There was something undeniably joyous in hearing Jodie Whittaker, newly regenerated from the wiry frame and broad Scottish accent of Peter Capaldi (Doctor the Twelfth), suddenly exclaim ‘Oh, brilliant!’ in her own thick, West Yorkshire dialect. Aside from giving me pleasant flashbacks to hearing Christopher Eccleston bounding around the TARDIS in years gone by, finally seeing Whittaker on screen felt like the culmination of something that had been waiting to happen, if you’ll excuse the phrase, for a very long time.
It was, after all, previous Doctor Who showrunner Steven Moffat who first floated the idea of a female Doctor in the fan-favourite Comic Relief special ‘The Curse of Fatal Death’, which he wrote way back in 1999. The difference being that, nineteen years ago, it was played for laughs. Time jump ahead to 2018 though, and the attitude towards a female Doctor has changed and most fans (emphasis on ‘most’) seem either tremendously excited or generally un-bothered by the decision; accepting that a fantasy sci-fi series that’s been running for more than fifty years now, can afford to shake things up a bit. About time, I say. For me, this is exactly what Doctor Who is about: bringing the fantastical and even the impossible into our living rooms every Saturday night. Though a female Doctor is neither fantastical nor impossible, when the show is taking a chance on some of its stranger, more horror-centric concepts (‘Blink’, ‘Midnight’, ‘The God Complex’), it often leads to magic.
“the genius of the franchise is that it has always maintained a style of its own while being malleable enough to change”
The feeling, then, is that with Chris Chibnall (of Torchwood and Broadchurch fame) at the reigns as lead-writer, we’re in for something of a Doctornaissance. Which got me wondering if a long-running film or television series had ever re-invented itself and ended up being even better than before. Could such a move ever be considered worth it? Perhaps unsurprisingly, the first example that came to mind was that loveable philanderer James Bond; her Majesty’s weapon of choice, at least until the Corgis have bred with sharks. With a film series that stretches back to 1962, it’s almost the cinematic equivalent of Who, although it has at times made even less sense, ironically. In total, there have been seven actors who’ve been behind the wheel of the Aston (and yes, I am counting David Niven, even thinking about that casting decision makes me chuckle) but the genius of the franchise is that it has always maintained a style of its own while being malleable enough to change, sometimes at the raise of an eyebrow, to be whatever the audience of the day need it to be.
Moonraker remains the classic example. After The Spy Who Loved Me’s credits rolled, audiences were told, ‘James Bond will return in For Your Eyes Only’, except he didn’t. After the phenomenon that was Star Wars re-ignited an interest in space and science-fiction in the heads of all the kids that saw it, Eon and UA pushed Moonraker forward and it released in 1979. Blasting off to the tune of $210 million at the global box office, it became the highest grossing Bond movie ever until Goldeneye in 1995. This is without mentioning more recent changes seen with Daniel Craig’s tenure that has seen the franchise rapidly trying to catch up to an audience demand for more action and greater danger in a post-Bourne world. Casino Royale (2006) succeeds as such (there are scenes that even today would push a 12A certificate, I think), but the flimsy, preposterously titled follow-up Quantum of Solace lost its way in trying too hard to keep up with everyone’s favourite rogue amnesiac. And, while Bond hasn’t done much to address issues of diversity and representation thus far (I won’t mention Pussy Galore and Xenia Onatopp if you don’t) it’s come a ways from Connery and Moore freely slapping their female counterparts in previous instalments. Baby steps, people.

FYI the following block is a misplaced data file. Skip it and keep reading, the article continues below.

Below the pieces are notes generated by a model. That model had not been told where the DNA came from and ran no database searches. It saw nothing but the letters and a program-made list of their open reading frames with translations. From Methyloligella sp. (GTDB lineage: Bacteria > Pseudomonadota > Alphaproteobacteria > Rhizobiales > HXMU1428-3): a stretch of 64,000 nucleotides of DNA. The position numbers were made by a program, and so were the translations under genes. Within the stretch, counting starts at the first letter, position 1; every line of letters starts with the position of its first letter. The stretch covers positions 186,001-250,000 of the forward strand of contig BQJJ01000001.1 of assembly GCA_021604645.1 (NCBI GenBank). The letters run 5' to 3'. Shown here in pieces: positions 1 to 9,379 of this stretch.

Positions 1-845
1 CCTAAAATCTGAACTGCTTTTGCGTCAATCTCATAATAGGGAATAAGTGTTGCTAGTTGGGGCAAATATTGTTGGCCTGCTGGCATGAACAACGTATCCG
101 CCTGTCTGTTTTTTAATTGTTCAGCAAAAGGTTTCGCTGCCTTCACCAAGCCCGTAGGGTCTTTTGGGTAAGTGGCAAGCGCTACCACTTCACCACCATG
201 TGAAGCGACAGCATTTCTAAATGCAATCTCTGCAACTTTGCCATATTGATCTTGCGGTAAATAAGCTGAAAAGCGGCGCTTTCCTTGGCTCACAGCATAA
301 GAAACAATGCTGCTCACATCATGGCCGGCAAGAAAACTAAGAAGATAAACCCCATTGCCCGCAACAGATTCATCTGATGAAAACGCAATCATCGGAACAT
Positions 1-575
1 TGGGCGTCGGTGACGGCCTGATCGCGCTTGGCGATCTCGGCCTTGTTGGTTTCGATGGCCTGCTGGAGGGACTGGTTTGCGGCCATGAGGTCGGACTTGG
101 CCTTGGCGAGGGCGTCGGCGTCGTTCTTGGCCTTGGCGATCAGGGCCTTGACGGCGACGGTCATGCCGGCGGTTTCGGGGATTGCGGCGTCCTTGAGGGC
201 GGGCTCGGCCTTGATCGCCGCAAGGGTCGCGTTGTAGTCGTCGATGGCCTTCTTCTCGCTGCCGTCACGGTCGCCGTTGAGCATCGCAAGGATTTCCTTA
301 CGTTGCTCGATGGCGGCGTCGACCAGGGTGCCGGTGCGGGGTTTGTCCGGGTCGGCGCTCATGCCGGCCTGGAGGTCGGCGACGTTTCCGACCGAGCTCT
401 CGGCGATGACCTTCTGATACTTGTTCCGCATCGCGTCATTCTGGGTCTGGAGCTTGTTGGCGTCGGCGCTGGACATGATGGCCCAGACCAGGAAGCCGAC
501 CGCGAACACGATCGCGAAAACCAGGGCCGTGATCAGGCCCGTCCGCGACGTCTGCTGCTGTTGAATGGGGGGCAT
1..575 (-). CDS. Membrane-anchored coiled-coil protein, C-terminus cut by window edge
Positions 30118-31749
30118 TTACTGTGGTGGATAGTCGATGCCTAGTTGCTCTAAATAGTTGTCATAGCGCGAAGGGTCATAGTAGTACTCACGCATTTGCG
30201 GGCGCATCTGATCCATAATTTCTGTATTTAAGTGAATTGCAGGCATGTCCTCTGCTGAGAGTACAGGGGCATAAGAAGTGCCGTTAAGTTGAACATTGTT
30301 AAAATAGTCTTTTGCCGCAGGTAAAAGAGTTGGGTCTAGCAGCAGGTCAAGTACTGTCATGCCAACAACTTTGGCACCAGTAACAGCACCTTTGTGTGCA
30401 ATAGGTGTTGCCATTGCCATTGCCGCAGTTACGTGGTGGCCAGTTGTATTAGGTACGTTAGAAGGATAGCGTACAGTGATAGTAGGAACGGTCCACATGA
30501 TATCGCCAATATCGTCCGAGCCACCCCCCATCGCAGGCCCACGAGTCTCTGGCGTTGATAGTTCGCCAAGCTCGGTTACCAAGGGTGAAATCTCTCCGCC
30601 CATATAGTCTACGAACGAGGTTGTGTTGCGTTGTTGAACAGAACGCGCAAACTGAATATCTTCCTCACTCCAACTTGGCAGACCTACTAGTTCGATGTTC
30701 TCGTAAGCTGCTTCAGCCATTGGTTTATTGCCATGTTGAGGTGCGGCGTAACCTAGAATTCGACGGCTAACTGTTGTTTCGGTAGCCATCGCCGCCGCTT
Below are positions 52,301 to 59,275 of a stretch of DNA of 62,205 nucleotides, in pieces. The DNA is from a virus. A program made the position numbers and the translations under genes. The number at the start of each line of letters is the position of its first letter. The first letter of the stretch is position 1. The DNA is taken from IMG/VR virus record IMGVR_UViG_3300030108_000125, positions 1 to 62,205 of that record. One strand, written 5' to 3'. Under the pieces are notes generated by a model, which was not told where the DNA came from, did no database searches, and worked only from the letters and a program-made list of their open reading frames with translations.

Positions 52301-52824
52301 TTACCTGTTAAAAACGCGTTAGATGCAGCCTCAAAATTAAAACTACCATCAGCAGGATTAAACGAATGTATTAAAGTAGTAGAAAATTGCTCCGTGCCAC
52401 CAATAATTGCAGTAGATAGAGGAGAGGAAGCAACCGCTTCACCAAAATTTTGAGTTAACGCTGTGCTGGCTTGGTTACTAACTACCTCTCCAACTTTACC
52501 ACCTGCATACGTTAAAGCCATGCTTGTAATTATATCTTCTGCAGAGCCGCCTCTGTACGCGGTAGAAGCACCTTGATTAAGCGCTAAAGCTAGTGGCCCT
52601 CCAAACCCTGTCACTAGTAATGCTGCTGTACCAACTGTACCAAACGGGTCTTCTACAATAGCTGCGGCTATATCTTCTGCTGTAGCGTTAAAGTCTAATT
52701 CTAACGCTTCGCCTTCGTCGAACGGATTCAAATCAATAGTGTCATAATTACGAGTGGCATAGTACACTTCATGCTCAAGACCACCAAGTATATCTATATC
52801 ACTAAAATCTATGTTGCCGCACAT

“Regardless of how you may feel about each season on its own, there’s never any doubt that you are watching True Detective”
Finally, my thoughts rested on HBO’s True Detective, a pitch-black crime drama about to enter its third iteration starring Mahershala Ali in the lead. Unusually, the show’s premise and characters have changed every season so far. The first was a redemptive tale of two mismatched detectives in Louisiana pursuing a grisly cult-like serial killer over a twenty-year period, while the second was more of a triptych narrative following three different cops attempting to bring down crime-boss Vince Vaughn (a performance that still haunts me, for all the wrong reasons). So, while the show has taken some dips in quality between seasons if that wasn’t already implied, the pervading atmosphere of the narrative and the consistently sharp writing, both frequently nihilistic in tone, are the key elements that persist. Regardless of how you may feel about each season on its own, there’s never any doubt that you are watching True Detective. The essence of the show survives.
That’s all you can really hope for with Doctor Who at this point, or indeed any re-imagined franchise or television series. If fans followed Star Trek through thick and thin, from troubling Tribbles to whatever the hell was going on in Enterprise, then it’s safe to say that your favourite series will probably be alright too. Then again, there was The Final Frontier, and Dr. Who and the Daleks… well, let’s just hope for the best.